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According to the AP investigation, the business is big, generating hundreds of millions of dollars’ worth of product.

Prison laborers found to be working on farms that supply major grocers, restaurants

Kroger, McDonald’s, and several others now say they will reverse their policies, according to a wide-scale investigation by the Associated Press

Across the country, prisoners are farming the land as a means of supplying crops and products to grocery stores and restaurants. Many of these workers do not receive any kind of pay or benefits, and yet the practice remains legal. 

For two years, the Associated Press followed these prisoners around to get a sense of the kind of labor they were doing. That investigation found that this kind of prison labor is associated with agricultural products which end up in the open market and the shelves or manufacturing food plants operated by restaurants like McDonald’s, Pizza Hut, Burger King, and grocery stores including Kroger, Whole Foods, and Walmart.
According to the AP investigation, the business is big, generating hundreds of millions of dollars’ worth of product. 

It’s completely legit, even though these companies are turning a blind eye to their own policies by purchasing directly from prisons, the AP writes. The act is protected by the 13th Amendment of the Constitution, which bans slavery and involuntary servitude unless it is a punishment for a crime. 

Now, the amendment is being challenged in federal court and revisions to state constitutions will be on the ballot this year. 

Cliff Johnson, director of the MacArthur Justice Center at the University of Mississippi who was quoted in the AP piece,  spoke to Supermarket News about the issue. 

Johnson told SN about two worlds when it comes to prison labor. The first involves incarcerated individuals who are a part of restitution centers. For people who have been revoked from their probation,  these centers provide the opportunity to work a job that pays the Mississippi Department of Corrections and allows it to apply wages to outstanding fines, fees, and restitution obligations.

“Mississippi years ago set up these restitution centers. It says, ‘Look, rather than sending this person to prison, send them to a restitution center. Let’s get them a job at the local Home Depot or manufacturing facility or maybe a supermarket, whatever companies participate in it. And rather than just sitting in prison, not earning any money toward their outstanding financial obligation, they can whittle down what they owe while they're in this facility,” Johnson told SN.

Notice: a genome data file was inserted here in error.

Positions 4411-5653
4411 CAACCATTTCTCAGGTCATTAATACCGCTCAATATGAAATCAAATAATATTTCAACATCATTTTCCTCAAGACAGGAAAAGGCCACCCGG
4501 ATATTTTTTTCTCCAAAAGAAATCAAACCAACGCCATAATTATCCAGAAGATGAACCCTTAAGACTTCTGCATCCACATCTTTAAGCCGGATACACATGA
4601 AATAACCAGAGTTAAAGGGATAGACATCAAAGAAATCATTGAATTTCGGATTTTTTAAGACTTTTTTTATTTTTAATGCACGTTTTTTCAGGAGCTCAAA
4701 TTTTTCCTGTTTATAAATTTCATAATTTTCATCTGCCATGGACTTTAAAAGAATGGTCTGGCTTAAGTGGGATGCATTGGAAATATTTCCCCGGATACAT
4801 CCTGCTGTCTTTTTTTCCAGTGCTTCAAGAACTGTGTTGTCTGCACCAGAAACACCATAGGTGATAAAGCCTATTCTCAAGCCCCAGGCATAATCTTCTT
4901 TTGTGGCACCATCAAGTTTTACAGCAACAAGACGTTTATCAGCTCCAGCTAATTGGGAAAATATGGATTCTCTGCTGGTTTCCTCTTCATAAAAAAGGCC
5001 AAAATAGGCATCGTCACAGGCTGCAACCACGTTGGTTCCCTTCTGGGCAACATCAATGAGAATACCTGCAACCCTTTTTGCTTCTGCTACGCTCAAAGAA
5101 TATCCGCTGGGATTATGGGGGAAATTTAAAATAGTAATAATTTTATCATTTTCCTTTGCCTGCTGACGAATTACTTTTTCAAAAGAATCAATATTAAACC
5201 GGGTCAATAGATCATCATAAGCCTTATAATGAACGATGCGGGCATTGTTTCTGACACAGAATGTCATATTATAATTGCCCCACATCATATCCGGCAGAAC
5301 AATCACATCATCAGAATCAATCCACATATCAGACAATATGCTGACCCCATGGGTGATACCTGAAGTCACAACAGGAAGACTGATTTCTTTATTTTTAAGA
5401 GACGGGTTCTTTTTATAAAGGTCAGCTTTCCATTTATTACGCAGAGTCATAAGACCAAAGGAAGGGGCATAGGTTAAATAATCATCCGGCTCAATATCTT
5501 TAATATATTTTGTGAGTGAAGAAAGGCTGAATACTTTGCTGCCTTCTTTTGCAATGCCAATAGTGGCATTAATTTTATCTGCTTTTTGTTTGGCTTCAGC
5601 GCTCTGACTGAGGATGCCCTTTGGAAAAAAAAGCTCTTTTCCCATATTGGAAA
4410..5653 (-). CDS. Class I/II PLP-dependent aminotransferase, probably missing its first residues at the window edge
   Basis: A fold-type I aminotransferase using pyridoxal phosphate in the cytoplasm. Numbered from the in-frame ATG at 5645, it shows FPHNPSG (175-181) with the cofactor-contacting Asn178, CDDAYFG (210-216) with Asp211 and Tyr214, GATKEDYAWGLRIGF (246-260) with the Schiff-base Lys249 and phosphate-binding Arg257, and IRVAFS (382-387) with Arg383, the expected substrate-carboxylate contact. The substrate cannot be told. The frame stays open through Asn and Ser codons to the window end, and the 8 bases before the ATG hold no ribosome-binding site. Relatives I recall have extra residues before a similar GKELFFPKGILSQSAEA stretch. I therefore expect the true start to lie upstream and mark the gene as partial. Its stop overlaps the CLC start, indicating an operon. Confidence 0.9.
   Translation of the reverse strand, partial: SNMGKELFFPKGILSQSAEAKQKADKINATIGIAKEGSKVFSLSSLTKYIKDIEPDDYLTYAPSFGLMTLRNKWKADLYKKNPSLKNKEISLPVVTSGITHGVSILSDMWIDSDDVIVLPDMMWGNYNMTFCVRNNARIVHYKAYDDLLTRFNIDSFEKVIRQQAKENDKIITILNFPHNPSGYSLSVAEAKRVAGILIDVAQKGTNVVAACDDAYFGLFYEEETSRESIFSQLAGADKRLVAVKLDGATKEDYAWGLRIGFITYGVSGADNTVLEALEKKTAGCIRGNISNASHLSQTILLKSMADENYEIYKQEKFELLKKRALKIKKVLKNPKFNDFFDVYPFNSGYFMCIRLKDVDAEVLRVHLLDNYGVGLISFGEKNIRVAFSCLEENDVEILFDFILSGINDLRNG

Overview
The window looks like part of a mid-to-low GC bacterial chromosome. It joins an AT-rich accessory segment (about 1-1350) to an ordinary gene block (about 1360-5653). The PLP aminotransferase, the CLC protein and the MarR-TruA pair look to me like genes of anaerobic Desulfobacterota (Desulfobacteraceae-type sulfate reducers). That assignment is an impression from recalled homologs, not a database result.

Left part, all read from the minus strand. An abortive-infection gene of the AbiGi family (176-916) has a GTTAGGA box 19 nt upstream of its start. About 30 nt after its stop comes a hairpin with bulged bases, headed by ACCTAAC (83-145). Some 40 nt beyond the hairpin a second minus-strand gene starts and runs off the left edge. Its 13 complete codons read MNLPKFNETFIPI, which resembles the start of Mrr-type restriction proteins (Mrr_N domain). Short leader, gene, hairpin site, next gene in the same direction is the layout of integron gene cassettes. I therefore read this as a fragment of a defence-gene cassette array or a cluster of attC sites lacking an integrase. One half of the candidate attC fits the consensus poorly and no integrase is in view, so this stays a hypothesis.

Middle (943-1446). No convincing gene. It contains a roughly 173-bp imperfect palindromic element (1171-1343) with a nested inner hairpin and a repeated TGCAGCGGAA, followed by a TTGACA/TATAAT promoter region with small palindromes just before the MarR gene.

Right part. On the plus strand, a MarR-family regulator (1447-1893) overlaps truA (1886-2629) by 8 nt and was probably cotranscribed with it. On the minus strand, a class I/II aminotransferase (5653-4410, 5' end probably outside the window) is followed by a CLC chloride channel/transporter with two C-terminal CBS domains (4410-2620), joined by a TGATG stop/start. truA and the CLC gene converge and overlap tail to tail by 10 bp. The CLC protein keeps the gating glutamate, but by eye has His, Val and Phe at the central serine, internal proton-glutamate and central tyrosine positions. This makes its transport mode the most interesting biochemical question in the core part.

The second world involves private companies which use prisoners for labor at reduced wages, or no wages at all.

“If there are ways we can teach them to weld or drive a truck or do other things that they need to do to have a job while they’re incarcerated and that leads to some greater chance of getting employed, finding work, or maybe staying in the job they had while they were incarcerated, I think people are interested in that conversation,” said Johnson. “To the extent that it is cheap labor for private companies friendly with politicians, many of us are deeply troubled by that regime.”

Johnson said he believes that as private companies get more and more aggressive with these programs, the chance for exploitation increases and, with it, the potential for more lawsuits against these kinds of practices.
Politics can also make a difference in terms of what action could be taken at the federal level. Johnson said that more conservative regimes historically have kept the status quo when it comes to  prison labor, while those on the liberal side have been more inclined to push for change. According to Johnson, the party of the appointed president makes all the difference. 

“It’s big money,” he said. “And I think it’s important for people to shine a light on it. And I think part of the challenge we face is that folks aren’t all that sympathetic to the plight of people who they view as bad folks who’ve done bad things. And so the notion that they have to work and they don't get paid a fair wage, there’s not a lot of people crying for those folks.

“And the truth of the matter is, I think what’s shortsighted about it, and where I think there’s room for a thoughtful discussion across partisan divides is, wait a minute, can we talk about what is intended to be rehabilitation? What’s going to help people be productive when they get out? Because 98% of people in our prisons are coming back into our communities, 98%. Can we talk about what helped them be productive versus what is exploitative?”

Whole Foods, Walmart, Aldi, and Kroger did not respond to a request for comment in time for publication of this story. 

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